Press-release

Coalition for South Africa’s Oceans

A celebratory World Oceans Day event, hosted by WILDOCEANS and the South African Institute of International Affairs (SAIIA), was held at uShaka Marine Worlds’ Aquarium on the evening of the 8th of June. The event, which featured a key note address from the Department of Environmental Affairs (DEA) Deputy Director General Judy Beaumont – celebrating South Africa’s oceans and their importance for our prosperity, was used as a platform to announce an exciting coalition hoping to advance the protection of our oceans.

“Funded by Oceans 5 in partnership with Ocean Unite, WWF-SA, The Green Connection, Centre for Environmental Rights and the South African Association for Marine Biological Research (SAAMBR), this coalition hope to gain strategic wins for marine conservation in African waters that will catalyse action across the region,” said Dr Jean Harris of WILDOCEANS. “We hope to build support amongst public and ocean stakeholders for Marine Protected Areas (MPAs) by creating awareness of their value for provision of ecosystem services, ocean risk mitigation, food security, ecotourism benefits, moderation of climate change, and improving resilience to impacts of other global stressors.”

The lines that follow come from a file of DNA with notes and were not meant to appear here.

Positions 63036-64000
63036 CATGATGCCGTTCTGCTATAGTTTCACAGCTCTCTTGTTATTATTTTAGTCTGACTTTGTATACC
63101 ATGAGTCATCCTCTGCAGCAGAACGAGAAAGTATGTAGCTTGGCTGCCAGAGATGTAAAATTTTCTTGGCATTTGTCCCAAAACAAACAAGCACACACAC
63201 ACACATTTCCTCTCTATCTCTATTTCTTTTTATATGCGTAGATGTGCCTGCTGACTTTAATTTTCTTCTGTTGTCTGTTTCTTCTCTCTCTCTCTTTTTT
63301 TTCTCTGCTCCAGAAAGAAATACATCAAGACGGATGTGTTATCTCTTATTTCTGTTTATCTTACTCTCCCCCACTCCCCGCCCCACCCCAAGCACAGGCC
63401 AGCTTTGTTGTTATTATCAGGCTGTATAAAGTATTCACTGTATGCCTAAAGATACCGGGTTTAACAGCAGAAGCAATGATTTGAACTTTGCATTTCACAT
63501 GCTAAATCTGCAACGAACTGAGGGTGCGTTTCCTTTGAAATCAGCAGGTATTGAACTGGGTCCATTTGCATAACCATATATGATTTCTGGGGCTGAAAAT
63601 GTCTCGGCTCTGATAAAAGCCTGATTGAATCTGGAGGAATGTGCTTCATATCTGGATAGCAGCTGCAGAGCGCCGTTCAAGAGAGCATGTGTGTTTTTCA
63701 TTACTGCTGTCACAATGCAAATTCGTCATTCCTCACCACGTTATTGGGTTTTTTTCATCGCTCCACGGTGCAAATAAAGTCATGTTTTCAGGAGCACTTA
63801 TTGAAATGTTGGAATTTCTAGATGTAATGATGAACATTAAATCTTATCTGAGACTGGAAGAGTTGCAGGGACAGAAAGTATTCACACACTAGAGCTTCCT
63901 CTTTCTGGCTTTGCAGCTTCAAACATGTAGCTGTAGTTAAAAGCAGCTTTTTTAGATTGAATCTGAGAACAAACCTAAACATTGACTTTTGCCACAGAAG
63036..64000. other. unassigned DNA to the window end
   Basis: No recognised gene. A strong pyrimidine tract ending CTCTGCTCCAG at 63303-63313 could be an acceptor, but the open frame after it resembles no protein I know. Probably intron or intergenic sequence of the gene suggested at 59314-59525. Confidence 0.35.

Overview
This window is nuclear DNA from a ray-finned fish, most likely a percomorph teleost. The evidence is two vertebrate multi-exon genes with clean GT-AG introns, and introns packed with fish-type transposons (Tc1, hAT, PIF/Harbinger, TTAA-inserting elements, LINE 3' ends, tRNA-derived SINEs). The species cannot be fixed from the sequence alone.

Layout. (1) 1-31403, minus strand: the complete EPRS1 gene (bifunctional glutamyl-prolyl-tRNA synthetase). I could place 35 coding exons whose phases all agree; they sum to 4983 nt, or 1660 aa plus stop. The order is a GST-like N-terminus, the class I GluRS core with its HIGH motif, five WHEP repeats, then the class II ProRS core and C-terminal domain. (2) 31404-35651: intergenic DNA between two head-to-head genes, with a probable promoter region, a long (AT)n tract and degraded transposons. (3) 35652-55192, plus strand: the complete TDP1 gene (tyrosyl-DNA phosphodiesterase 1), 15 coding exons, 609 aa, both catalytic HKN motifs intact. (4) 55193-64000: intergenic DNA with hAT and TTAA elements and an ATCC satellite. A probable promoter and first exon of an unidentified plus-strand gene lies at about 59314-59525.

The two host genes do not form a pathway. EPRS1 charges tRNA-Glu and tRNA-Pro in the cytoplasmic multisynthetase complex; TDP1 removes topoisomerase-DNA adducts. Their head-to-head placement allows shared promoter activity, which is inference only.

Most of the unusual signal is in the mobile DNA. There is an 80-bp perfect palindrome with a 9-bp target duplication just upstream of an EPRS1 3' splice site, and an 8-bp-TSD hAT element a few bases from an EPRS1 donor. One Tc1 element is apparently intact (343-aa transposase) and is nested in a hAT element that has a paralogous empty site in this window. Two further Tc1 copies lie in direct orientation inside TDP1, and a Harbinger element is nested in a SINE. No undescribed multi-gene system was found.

“DEA welcome the support afforded by this coalition,” said DEA DDG Judy Beaumont. “We appreciate any work being done that profiles the many social, economic and environmental benefits of a dynamic and relevant MPA network. This communication is key to bridging the gaps between government departments, as well as civil society and conservation entities. The drive to achieve a 10% (and more) MPA target aligns with South Africa’s National Development Plan outcomes and international commitments. We are all connected to the ocean in some way and therefore all have a responsibility to protect and preserve our oceans for future generations.”

An exciting advocacy and awareness social media campaign called “Only This Much” is also aligned with the coalition. “We hope to mobilise a regional movement for increased protection across all African national waters and Africa’s Southern Ocean territories, aimed at meeting the current MPA target of 5% before the end of 2018 and 10% by 2020, but paving the way to African states supporting a global target of 30% strongly protected by 2030,” commented WILDOCEANS’ Lauren van Nijkerk. “Please join the campaign online to help us share updates, photos and news stories across South Africa – and the world!”
Alex Benkenstein of the South African Institute of International Affairs observed: “The inclusion of ocean protection concerns as part of the Sustainable Development Goals underscores the global nature of the challenges and opportunities we face in the maritime domain. For this reason, our Institute seeks to promote cooperative responses towards developing a truly sustainable Blue Economy, and a strong MPA network, both within South Africa and beyond our borders, is an essential component of that.”